Trailing vortex formation
The physical mechanism by which the trailing vortices are formed may be understood by reference to Fig. 2.6. On the underside of a wing, the pressure
Fig. 2.5 Trailing vortex formation
Flow visualisation using helium-filled microscopic soap bubbles. The flow spirals around a stable core originating from just inboard of the wing tip (Photo courtesy of ENSAM, Paris)
Fig. 2.6 Spanwise flow on a wing
(a) The air flows inwards on the upper surface and outwards on the lower. This is the source of the trailing vortices
(b) View from just downstream of the trailing edge
is higher than the surrounding atmosphere, so the air flows outwards towards the tips. On the upper surface, the pressure is low, and the air flows inwards. This results in a twisting motion in the air as it leaves the trailing edge. Thus, if we look at the air flow leaving the trailing edge from a viewpoint just downstream, as in Fig. 2.6(b), it will appear to rotate. Near each wing tip, the air forms into a well defined concentrated vortex, but a rotational tendency or vorticity occurs all along the trailing edge. Further downstream, all of the vorticity collects into the pair of concentrated trailing vortices (as shown in Fig. 2.10).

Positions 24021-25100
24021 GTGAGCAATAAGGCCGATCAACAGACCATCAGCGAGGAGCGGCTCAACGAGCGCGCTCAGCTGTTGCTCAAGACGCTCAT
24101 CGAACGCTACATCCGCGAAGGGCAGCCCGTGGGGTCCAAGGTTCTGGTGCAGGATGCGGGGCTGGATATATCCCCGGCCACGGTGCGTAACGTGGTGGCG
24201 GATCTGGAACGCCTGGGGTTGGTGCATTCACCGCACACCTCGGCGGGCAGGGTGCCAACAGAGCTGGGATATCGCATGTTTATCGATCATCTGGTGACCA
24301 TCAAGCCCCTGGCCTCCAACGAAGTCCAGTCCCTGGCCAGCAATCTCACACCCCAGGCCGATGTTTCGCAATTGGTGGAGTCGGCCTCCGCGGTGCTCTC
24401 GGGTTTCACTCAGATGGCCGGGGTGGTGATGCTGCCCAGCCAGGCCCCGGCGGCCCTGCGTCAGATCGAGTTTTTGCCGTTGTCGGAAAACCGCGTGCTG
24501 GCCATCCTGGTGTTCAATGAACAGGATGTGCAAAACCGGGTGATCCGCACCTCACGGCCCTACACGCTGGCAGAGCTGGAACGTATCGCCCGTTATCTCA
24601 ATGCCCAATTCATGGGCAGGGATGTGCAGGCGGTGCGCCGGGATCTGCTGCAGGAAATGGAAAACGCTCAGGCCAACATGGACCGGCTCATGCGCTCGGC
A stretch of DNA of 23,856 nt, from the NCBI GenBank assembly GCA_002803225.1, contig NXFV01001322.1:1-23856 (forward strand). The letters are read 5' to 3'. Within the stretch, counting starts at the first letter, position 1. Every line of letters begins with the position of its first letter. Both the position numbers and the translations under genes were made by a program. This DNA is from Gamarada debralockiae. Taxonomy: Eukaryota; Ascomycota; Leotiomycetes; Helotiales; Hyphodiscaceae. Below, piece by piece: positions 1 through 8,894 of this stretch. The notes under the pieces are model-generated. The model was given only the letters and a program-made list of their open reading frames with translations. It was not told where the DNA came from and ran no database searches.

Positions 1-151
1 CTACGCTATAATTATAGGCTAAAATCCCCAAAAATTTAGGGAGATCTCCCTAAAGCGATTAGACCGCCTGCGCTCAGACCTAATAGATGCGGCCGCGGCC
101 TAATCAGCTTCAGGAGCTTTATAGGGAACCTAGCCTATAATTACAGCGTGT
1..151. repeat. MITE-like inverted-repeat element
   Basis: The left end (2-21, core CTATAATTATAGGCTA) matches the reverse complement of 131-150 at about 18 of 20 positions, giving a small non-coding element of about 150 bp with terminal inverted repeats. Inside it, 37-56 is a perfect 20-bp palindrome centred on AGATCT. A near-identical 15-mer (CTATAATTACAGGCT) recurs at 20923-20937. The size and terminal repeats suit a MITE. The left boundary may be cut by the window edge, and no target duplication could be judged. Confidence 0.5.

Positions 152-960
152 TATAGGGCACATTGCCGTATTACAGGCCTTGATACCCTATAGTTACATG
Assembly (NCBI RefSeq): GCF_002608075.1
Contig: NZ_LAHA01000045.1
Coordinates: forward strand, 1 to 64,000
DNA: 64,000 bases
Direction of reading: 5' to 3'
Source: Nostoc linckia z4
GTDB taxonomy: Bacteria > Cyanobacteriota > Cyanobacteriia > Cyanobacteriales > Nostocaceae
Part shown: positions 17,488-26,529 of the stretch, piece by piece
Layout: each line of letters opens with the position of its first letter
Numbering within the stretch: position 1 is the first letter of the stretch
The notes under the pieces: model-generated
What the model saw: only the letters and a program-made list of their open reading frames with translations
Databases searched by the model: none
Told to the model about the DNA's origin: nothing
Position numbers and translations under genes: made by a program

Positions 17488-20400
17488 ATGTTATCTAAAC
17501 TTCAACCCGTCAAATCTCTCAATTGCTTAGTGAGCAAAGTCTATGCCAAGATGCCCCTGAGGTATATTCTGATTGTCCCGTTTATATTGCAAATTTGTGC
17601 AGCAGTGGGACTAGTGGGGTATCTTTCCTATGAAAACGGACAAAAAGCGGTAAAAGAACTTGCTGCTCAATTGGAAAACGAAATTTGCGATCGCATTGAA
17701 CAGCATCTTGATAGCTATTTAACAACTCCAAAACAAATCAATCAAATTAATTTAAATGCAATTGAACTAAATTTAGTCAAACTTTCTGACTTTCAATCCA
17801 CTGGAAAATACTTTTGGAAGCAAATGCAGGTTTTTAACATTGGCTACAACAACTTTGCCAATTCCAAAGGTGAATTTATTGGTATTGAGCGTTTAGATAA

If the wing is completely constrained between the walls of a wind-tunnel, the outflow will not occur, and trailing vortices will not form. This ties up with the theory of vortex behaviour mentioned above: the vortices must either form a closed loop, or terminate in a wall. It also points to one of the problems of wind-tunnel testing; the fact that the presence of the tunnel walls influences the flow behaviour.